National Institute on Aging emphasizes importance of exercise
March 4, 2016 - One of the nation's experts on aging, Dr. Richard J. Hodes, Director of the National Institute on Aging (NIA) at the National Institutes of Health (NIH), in and interview with NIH MedlinePlus magazine emphasized the immense importance of exercise to age well and the need for seniors and others to exercise regularly.
He heads the principal federal agency for studies of the basic, clinical, epidemiological, and social aspects of aging.
Why is exercise so important?
Exercise is perhaps the best demonstrated way to maintain good health, fitness, and independence. Research has shown that regular physical activity improves quality of life for older adults and decreases the risk of cardiovascular disease and many other illnesses and disabilities. In many ways, it is the best prescription we have for healthy, successful aging.
Does exercise make a difference?
Yes, staying active is important throughout life. Regular exercise and physical activity help you stay fit enough to keep doing the things you enjoy. No matter your age, you can find activities that meet your fitness level and needs.
How much physical activity is good?
Aim for 150 minutes a week of moderate-intensity endurance activity (such as brisk walking) and muscle-strengthening activities on two or more days a week that work all major muscle groups (legs, hips, back, abdomen, chest, shoulders, and arms). You can do balance and flexibility exercises any time.
Is it safe to exercise?
Exercise is safe for almost everyone. Studies show that people with arthritis, high blood pressure, diabetes, or heart disease benefit from regular physical activity. If you haven't been active for a long time, it's important to start out at a low level. You may want to talk with your doctor if you decide to start a vigorous exercise program or significantly increase your activity.
What do you plan to do this year to stay fit and healthy?
For as long as I can remember, and over the years, my exercise routine has changed very little, always including both strength training and aerobic exercise.
Strength training involves upper body exercises to strengthen arms, shoulders, back, chest, and neck; lower body strength exercises build leg strength for walking, hiking, and sports, as well as climbing stairs and other everyday activities.
For endurance, I use an exercise bike ergometer, but some prefer walking or running on a treadmill in the gym or out-of-doors. The key is to make exercise as much a part of the day as eating or sleeping. I feel great when I exercise, and I urge you to give it a try, or to stick with it if you're already hooked. Do it carefully and regularly and see for yourself how fun and rewarding it can be.
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What You Need to Know About Exercise
What is the best kind of exercise?
Most people tend to focus on one activity or type of exercise.The goal, however, is to be creative and do all four types of exercise—endurance, strength, balance, and flexibility. (See "Healthy Aging with Go4Life")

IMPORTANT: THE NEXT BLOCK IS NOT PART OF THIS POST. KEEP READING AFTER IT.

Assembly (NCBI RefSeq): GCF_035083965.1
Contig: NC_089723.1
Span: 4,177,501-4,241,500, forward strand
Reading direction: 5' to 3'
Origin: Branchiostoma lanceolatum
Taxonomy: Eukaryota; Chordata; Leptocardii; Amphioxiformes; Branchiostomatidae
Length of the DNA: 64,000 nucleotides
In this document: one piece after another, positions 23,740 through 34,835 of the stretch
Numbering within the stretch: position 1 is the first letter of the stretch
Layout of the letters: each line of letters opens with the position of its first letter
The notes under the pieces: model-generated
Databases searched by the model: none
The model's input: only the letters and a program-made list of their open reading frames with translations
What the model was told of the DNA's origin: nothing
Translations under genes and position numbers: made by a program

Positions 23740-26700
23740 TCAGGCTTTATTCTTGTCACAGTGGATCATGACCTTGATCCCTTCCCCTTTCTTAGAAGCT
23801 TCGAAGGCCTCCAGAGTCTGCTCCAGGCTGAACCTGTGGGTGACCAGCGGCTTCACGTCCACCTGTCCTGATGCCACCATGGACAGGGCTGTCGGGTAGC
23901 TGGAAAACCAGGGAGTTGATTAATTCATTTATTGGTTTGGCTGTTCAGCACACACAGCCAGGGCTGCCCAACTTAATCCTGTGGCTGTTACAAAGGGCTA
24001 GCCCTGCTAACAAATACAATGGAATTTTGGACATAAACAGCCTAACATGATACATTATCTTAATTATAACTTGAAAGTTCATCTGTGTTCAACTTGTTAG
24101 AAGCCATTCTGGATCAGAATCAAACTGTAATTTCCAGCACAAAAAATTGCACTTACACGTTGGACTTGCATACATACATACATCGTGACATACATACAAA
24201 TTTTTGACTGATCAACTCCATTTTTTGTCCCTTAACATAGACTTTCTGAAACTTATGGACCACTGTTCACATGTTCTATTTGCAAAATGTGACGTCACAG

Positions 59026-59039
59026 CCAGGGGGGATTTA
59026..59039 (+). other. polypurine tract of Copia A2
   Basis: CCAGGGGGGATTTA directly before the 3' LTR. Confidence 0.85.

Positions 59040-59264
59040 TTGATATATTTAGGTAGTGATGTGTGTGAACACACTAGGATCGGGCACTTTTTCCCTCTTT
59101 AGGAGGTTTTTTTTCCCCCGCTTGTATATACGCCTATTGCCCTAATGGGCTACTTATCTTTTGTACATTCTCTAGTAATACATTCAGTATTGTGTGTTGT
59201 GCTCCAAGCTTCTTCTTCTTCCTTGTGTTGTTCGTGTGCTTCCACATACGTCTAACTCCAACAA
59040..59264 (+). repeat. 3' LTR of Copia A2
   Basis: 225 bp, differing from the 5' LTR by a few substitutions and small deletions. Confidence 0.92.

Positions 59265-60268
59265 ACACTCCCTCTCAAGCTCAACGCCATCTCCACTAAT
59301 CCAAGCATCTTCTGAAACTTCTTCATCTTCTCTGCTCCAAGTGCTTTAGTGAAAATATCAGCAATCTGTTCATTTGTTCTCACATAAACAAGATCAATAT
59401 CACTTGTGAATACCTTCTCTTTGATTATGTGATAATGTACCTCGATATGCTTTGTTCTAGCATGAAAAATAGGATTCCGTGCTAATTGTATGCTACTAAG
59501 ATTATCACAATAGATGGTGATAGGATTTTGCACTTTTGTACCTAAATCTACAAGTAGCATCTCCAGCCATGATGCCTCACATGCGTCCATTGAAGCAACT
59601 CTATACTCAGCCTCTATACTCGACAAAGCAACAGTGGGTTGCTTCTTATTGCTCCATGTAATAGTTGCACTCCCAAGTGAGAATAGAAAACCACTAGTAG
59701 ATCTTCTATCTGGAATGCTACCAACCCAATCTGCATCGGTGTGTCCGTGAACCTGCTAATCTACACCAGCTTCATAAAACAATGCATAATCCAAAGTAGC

Endurance, or aerobic, activities increase your breathing and heart rate. They help keep you healthy, improve fitness, and carry out everyday tasks.
To strengthen your muscles, you need to lift or push weight. Even very small changes can make a real difference. Stronger muscles can make it easier to get up from a chair, carry groceries, open jars, work in the garden, and even play with your grandchildren.
Each year, more than 2 million older Americans go to the emergency room because of fall-related injuries. Balance exercises are one way to help prevent falling.
Flexibility, or stretching, exercises give you more freedom of movement for everyday activities.
How can I find time to exercise?
There are a number of ways to fit exercise and physical activity into your schedule. For example, exercise first thing in the morning, or combine physical activity with a task that's already part of your day, such as walking the dog.
Do I need any equipment?
For many activities, you don't need any equipment or special clothing. All you need for brisk walking, for example, is a pair of comfortable, non-skid shoes. For strength training, you can make your own weights from unbreakable household items.
Is it better to exercise in a group or alone?
The key is to do what you truly enjoy, which could be with others or on your own. A team activity like basketball or a group exercise class might be appealing. Or, on their own, some people find going to a gym regularly or working with a trainer helps them stay motivated.
What should people who are overweight or obese do?
Try walking, water exercises, dancing, or weight lifting, varying your activities to include endurance, strength, balance, and flexibility. Anything that gets you moving—even for only a few minutes a day in the beginning—is a healthy start. Feel good about what you can do, and pat yourself on the back for trying. It should get easier.
Photo of Dr. Hodes courtesy of National Institute of Aging